Aerial views of elephants found dead in Botswana (National Park Rescue)
  • Toxins created by algae is to blame for the deaths of hundreds of elephants, the government of Botswana now says.
  • The official count of dead elephants is 330, plus one horse.
  • The cyanobacteria believed responsible is common in South African dams.
  • Climate change may make the problem worse, for both Botswana and South Africa.
  • For more stories go to www.BusinessInsider.co.za.


A mass die-off among elephants in Botswana – now 330, according to the official count – was due to toxins created by algae in watering holes, the government of that country now says.

"Mortality event characteristics and the field, clinical, postmortem, histopathological, and laboratory findings suggest the elephants died from neurotoxic cyanobacterium (blue-green alga) toxicosis associated with a toxic bloom of cyanobacterium in seasonal pans in the region,” said the acting director of Botswana's department of wildlife and national parks, Cyril Taolo, reported The Tshwana Times.

Many questions remain, including why only elephants were affected. But with evidence that fits the neurological symptoms observed, of apparently confused elephants staggering about before dying, and cyanobacteria explains why the deaths stopped when seasonal drinking holes dried up.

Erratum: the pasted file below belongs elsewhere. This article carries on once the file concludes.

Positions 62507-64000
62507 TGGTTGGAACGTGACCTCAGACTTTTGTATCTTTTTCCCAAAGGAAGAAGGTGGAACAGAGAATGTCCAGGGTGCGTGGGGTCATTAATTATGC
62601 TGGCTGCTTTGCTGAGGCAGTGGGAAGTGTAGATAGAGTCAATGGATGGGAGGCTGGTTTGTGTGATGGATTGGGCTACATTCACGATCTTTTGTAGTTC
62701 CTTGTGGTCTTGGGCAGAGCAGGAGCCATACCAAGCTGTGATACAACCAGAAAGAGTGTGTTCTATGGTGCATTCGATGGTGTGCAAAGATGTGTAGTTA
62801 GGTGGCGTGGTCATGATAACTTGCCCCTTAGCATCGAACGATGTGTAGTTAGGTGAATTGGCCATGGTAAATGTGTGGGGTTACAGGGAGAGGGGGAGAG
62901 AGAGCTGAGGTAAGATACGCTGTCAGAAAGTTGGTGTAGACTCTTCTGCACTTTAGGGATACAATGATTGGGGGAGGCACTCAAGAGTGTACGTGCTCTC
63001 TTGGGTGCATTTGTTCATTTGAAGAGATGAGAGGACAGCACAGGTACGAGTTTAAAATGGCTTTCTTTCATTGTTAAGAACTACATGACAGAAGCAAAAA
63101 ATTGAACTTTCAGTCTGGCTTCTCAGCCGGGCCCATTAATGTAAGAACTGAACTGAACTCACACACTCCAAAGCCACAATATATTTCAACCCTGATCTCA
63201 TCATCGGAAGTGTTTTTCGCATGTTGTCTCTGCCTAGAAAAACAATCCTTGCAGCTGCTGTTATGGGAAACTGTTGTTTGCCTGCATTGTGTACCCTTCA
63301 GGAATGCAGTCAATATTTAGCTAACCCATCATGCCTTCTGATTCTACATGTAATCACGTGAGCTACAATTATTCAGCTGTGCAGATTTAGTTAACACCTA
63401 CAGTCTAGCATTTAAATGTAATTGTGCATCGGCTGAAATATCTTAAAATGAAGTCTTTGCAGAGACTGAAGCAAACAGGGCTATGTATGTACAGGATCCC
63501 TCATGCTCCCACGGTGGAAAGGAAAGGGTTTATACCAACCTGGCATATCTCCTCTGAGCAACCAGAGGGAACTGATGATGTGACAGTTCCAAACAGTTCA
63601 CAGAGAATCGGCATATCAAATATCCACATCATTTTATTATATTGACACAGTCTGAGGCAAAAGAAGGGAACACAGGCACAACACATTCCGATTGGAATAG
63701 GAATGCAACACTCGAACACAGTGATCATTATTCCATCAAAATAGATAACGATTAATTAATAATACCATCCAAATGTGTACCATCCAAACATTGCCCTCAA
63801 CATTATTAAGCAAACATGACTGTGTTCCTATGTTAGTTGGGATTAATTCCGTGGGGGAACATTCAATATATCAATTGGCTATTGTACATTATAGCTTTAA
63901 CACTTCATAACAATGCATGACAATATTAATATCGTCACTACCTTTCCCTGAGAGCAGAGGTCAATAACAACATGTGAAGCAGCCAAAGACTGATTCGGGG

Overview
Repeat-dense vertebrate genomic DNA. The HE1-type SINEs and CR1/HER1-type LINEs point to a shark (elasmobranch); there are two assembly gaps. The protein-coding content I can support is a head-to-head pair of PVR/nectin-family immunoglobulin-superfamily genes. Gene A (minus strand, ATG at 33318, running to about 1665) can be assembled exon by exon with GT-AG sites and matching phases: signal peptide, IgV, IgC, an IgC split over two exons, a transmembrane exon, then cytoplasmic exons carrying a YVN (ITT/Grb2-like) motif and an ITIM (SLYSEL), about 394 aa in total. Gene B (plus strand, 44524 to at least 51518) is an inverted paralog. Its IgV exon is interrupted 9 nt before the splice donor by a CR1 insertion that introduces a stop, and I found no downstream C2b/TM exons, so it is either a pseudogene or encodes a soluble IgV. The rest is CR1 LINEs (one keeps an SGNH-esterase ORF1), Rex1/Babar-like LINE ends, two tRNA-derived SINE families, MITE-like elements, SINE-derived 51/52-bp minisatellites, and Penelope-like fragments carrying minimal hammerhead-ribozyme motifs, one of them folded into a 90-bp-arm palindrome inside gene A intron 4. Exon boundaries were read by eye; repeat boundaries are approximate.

That leaves Botswana intent on testing watering holes for cyanobacteria to prevent a repeat event in future. Managing the danger has proven tricky though – in South Africa.

Some 50% of South Africa's dams host the same blue-green algae that creates toxins, which can affect humans. That cyanobacteria loves nutrient-rich water, fed by sewage or fertiliser run-off. Once established, it is very hard to get rid of, and even treating the water to make it potable becomes difficult.

The toxin-creating algae is also partial to warmer water, and climate change is expected to encourage its spread and bloom in southern Africa.

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